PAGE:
Katrina impact on real estate
It is estimated that the over260,000 homes have been destroyed and over $100B in damages may have been caused by Hurricane Katrina. The question of the day is just what impact Katrina will have on our market?
"The high cost of construction materials is expected to add 2%-3% to new home costs in the coming months," says Frank Nothaft, vice president and chief economist at Freddie Mac.
A recent MAX funds article details the following six areas of the economy that could be most affected by Hurricane Katrina:
- Interest rates could climb as the government borrows hundreds of billions to clean up after Katrina.
- Energy price increases from the Katrina related supply shock may drag the economy into recession.
- Mortgage defaults from homeowners with homes underwater (literally and figuratively) could spook the mortgage bond market, cutting off new capital to homebuyers.
- Rising insurance premiums resulting from hurricane losses could increase the cost of owning a home thereby lowering the value of a home.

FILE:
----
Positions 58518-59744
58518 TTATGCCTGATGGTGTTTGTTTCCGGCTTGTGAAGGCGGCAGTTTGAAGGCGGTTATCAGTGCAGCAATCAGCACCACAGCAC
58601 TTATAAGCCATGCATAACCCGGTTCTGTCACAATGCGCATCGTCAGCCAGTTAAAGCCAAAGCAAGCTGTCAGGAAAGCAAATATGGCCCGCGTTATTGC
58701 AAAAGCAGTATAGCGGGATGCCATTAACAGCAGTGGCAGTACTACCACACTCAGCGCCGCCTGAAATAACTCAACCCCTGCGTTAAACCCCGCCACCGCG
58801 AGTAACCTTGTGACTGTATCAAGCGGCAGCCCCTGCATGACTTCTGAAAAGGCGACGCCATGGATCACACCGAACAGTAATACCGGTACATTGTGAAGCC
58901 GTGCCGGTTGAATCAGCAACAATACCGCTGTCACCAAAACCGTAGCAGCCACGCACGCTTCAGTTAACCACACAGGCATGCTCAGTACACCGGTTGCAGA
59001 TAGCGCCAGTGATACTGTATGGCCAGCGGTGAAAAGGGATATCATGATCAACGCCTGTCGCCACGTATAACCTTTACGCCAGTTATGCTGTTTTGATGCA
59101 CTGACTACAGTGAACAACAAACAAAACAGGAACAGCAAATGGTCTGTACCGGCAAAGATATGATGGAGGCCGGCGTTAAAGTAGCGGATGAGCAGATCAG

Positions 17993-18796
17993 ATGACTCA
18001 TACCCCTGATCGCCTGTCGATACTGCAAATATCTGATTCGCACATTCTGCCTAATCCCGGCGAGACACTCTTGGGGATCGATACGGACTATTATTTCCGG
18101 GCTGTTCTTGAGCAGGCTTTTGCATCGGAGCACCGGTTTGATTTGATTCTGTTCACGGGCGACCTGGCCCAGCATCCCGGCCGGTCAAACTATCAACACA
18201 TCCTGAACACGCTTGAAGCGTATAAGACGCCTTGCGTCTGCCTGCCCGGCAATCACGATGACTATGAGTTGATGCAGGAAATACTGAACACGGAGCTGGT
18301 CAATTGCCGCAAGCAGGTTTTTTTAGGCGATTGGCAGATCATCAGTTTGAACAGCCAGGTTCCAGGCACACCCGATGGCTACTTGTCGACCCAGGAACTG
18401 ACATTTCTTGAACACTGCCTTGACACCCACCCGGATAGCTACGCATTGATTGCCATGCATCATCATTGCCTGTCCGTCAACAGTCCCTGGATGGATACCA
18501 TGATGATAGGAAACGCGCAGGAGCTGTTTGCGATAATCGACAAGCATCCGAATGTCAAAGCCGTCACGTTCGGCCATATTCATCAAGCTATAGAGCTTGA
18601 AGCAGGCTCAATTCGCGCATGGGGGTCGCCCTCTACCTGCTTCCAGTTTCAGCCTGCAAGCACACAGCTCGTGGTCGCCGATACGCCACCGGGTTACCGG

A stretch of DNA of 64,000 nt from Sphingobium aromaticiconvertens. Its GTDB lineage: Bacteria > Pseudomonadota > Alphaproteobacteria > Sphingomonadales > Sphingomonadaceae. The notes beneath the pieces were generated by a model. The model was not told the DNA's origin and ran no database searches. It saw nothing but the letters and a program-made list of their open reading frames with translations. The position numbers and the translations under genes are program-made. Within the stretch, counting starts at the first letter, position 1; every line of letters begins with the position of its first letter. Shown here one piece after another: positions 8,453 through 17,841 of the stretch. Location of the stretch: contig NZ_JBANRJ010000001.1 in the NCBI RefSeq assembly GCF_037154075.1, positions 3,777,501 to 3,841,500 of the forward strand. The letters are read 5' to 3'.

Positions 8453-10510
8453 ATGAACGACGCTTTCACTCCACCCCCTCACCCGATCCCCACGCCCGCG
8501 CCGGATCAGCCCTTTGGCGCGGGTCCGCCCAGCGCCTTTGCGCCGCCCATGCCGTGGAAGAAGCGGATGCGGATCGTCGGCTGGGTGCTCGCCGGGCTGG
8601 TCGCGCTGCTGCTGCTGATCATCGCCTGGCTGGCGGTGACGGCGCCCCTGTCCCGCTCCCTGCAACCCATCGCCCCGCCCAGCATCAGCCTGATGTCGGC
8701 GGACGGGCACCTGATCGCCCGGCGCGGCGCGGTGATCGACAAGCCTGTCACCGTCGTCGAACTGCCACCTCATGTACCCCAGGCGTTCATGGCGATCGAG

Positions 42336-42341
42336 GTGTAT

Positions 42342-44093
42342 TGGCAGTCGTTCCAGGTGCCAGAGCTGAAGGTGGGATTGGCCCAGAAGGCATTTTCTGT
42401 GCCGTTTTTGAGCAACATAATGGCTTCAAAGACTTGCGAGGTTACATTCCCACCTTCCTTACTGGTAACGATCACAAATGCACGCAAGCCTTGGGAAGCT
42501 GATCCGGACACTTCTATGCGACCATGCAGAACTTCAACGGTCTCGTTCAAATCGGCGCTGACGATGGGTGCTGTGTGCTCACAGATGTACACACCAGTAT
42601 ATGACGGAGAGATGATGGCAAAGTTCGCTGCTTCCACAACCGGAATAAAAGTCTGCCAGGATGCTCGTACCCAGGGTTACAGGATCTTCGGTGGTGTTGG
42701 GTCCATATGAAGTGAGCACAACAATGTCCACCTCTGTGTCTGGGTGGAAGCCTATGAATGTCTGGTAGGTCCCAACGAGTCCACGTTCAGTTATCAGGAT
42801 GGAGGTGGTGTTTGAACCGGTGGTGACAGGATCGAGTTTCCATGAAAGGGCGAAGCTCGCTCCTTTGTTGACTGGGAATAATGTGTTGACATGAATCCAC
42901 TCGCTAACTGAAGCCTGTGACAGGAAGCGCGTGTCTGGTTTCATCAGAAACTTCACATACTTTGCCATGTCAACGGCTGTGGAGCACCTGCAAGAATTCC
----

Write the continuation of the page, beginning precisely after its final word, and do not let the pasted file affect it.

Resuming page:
- Fare increases from airline fuel costs could increase costs of visiting vacation property.
- Excess demand from massive construction projects in Katrina ravaged areas could lead to building materials and other commodity price increases as well as labor shortages creating inflationary pressures on the economy.
Our market in SW Florida is certainly at risk particularly from rising fuel prices that limit travel to the region. The relatively inexpensive fares between RSW and the northeast and Midwest have driven much visitor activity. We truly depend on these visitors to drive the market.
We are also susceptible to rising costs due to shortages of building materials and labor that is redirected to rebuilding the areas impacted by Katrina. There are a significant number of out-of-towners working locally in the construction industry. Costs will rise if this labor pool leaves the area chasing Katrina dollars.
Will Katrina Sink The Housing Market? [MAX funds]
Huge Katrina Rebuilding Efforts Will Boost Costs, Create Delays [Investor's Business Daily]